Bake for 25-30 minutes, until a probe comes out with just a few damp crumbs sticking to it.
Cool before cutting into pieces of the desired size.

As this is the only chocolate baking I've done this month, and I was so pleased with the result, I'm sending this to August's We Should Cocoa link-up, hosted this month by Choclette at Tin and Thyme. As for July, the theme is 'Anything Goes'

Thursday, 11 August 2016

Apple and Orange Cake

In the absence of any better ideas, and with no inspiration to be found in any of my books, I fell back on this family favourite. The recipe makes a shortcake style dough which sandwiches a layer of fresh and/or dried fruits. Almost any fruit can be used, although fruit which releases a lot of juice during cooking is best cooked and drained first. This time the filling was three sliced eating apples, 100g mixed dried fruit (including raisins and cherries), 100g thick-cut orange marmalade and the zest of a large orange.

The dough is made by melting 150g butter and mixing in 150g caster sugar and 1 large egg. When everything is blended together tip in 300g SR flour and mix to a soft dough. Spread 2/3 of the dough into the base of an 8"(20cm) springform cake tin - just spread it out with your fingers, trying to get an even thickness. If you think the filling might release a lot of juice, you can build up a small wall of dough around the edge of the tin, but this isn't necessary with this particular filling as the dried fruit absorbs any juices from the apples. Mix all the ingredients for the filling together and spread out on the dough. The remaining dough makes the topping - break it into small pieces and drop on top of the fruit, then flatten the pieces to cover as much of the fruit as possible. There may well be small gaps but the dough spreads while baking, so most of these will fill up, and any gaps look quite attractive, anyway! There's a bit more detail on making this cake, with some explanatory photos, here.

Bake for 50 - 60 minutes at 180C until the cake is golden brown and feels firm. Cool in the tin for at least 15 minutes before removing the sides of the springform tin. Dust with icing sugar before serving, if liked. The cake can be served warm as a dessert, or at room temperature as a cake.

Adding the orange elements - marmalade and orange zest - gave this cake a light refreshing flavour and made the mixture of apples and dried fruit more suitable for a summer cake.

Sunday, 7 August 2016

Courgette Cake

There was nothing really wrong with this cake - it had a pleasant flavour and contained sultanas and pecans for variations of texture (chewiness and crunchiness) - but there was nothing there that excited me! It was just 'pleasant', which is low down on my judgement scale for cakes!

I used this recipe from Nigel Slater. The recipe was easy to follow, although my loaf took a few minutes longer to cook than the time suggested in the recipe.

I think the basic problem is that I want courgette cakes to be light and fluffy, like many carrot cakes I've tried, including my favourite from Good Food, but because there is so much more moisture in a courgette, even after squeezing out as much as possible, this just isn't going to happen. Adding apple probably only makes things worse, in this respect. If anyone has a recipe which does make a light sponge-like cake, please let me know!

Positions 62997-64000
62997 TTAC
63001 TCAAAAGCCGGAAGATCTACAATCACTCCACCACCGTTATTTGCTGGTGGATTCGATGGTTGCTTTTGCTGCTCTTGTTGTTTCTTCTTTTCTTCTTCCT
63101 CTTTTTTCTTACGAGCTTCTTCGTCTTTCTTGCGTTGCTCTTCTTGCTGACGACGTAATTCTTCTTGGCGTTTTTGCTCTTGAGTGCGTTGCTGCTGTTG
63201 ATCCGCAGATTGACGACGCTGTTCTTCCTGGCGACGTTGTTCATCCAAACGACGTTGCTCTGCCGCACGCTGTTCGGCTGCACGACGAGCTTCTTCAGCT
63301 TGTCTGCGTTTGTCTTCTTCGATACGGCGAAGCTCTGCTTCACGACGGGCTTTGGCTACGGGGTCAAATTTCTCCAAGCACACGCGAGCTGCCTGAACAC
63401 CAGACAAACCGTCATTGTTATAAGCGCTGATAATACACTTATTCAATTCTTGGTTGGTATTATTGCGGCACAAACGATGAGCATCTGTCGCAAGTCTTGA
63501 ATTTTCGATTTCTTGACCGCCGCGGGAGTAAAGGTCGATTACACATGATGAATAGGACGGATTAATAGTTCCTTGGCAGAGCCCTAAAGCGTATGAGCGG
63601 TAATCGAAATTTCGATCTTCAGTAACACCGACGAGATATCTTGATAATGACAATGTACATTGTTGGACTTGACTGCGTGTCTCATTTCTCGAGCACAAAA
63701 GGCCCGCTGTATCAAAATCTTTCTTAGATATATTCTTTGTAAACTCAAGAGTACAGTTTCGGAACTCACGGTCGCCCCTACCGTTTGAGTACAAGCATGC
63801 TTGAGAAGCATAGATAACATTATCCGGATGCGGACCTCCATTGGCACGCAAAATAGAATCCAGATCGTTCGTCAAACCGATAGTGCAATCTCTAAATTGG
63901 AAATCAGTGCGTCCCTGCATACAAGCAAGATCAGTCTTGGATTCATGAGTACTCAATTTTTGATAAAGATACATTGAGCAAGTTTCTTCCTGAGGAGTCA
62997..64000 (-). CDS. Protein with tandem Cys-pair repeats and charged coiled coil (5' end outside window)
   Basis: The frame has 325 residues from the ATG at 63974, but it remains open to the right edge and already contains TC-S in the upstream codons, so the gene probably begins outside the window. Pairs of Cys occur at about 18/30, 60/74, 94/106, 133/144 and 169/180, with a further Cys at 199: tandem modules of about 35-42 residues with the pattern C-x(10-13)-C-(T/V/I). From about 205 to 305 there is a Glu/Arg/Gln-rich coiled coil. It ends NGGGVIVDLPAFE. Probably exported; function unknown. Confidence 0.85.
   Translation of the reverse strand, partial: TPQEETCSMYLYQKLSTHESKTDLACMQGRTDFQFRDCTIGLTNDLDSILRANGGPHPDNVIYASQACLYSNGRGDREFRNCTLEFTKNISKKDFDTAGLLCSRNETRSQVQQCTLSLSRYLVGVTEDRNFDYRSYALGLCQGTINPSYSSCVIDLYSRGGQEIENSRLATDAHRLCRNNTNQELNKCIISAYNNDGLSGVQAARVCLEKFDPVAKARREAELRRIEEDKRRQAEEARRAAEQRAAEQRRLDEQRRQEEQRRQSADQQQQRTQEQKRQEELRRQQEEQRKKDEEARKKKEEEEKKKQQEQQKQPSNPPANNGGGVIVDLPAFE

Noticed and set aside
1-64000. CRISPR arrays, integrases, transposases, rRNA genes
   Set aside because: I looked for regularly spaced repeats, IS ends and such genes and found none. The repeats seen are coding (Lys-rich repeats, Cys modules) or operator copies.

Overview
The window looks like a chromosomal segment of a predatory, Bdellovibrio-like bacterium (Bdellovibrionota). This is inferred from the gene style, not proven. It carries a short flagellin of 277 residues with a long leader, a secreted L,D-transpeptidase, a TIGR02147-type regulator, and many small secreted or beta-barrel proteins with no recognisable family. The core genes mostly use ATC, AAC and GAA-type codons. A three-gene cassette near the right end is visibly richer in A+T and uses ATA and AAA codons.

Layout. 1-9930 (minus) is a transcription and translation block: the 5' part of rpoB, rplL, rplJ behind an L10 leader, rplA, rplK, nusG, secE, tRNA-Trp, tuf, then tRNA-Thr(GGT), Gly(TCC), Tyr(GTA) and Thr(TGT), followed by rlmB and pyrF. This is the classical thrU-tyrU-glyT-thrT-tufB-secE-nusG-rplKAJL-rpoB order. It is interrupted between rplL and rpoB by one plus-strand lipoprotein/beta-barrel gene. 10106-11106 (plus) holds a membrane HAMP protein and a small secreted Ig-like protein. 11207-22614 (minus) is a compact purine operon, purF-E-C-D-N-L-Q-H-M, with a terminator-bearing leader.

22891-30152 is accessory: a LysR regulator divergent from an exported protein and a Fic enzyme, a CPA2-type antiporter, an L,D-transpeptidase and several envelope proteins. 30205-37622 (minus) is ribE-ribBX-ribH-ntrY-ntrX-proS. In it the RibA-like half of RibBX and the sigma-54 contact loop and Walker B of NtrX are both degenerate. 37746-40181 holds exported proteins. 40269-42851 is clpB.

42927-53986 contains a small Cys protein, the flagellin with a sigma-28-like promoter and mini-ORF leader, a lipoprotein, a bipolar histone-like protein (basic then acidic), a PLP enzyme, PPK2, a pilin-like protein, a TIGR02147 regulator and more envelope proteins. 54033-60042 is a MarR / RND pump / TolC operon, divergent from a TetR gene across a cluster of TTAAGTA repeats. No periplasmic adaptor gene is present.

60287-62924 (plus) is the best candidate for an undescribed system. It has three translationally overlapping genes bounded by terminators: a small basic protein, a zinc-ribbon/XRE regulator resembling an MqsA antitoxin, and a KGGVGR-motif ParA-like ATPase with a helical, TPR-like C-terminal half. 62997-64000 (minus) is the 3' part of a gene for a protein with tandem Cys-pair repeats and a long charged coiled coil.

Wednesday, 3 August 2016

Gingerbread Cake

This is a recipe that I found when I first started baking with oil instead of butter. Health messages have changed since then, although low saturated fats are still advised by many dietitians when cholesterol levels need to be managed. I'm happy to bake with butter, but I really like this recipe, as it is quick and easy to put together, and makes a light but traditional tasting gingerbread - one where the top get stickier with time!

My recipe is an adaptation of this recipe for a Molasses and Olive Oil Gingerbread Cake, which I found to be too bitter and not spicy enough when I first tried it. I substituted golden syrup for some of the molasses/black treacle, increased the ginger and used sunflower oil rather than olive oil, as the flavour of olive oil is lost in a strongly flavoured cake.

350g plain flour 
1 1/2 teaspoons bicarbonate of soda 
3 teaspoons ground ginger 
1 teaspoon cinnamon 
1/2 teaspoon ground cloves 
1/4 teaspoon salt 
90mls (6 tablespoons) sunflower oil 
150g caster sugar 
1 egg
250mls of roughly equal parts golden syrup and black treacle and 250mls hot water (mixed together in a measuring jug).

Pre-heat the oven to 170C and line a deep 20cm (8") square cake tin with baking parchment.
In a small bowl, whisk together the flour, spices, bicarbonate of soda and salt.
In a large mixing bowl, whisk together the egg, sugar and oil until emulsified.
Add alternate portions of the flour mix and the diluted syrups to the egg mixture, stirring just enough to mix evenly, but not beating.
Transfer the batter to the baking tin and bake for 50-55 minutes, until a test probe comes out clean.
Cool for a few minutes in the tin, then transfer to a wire rack.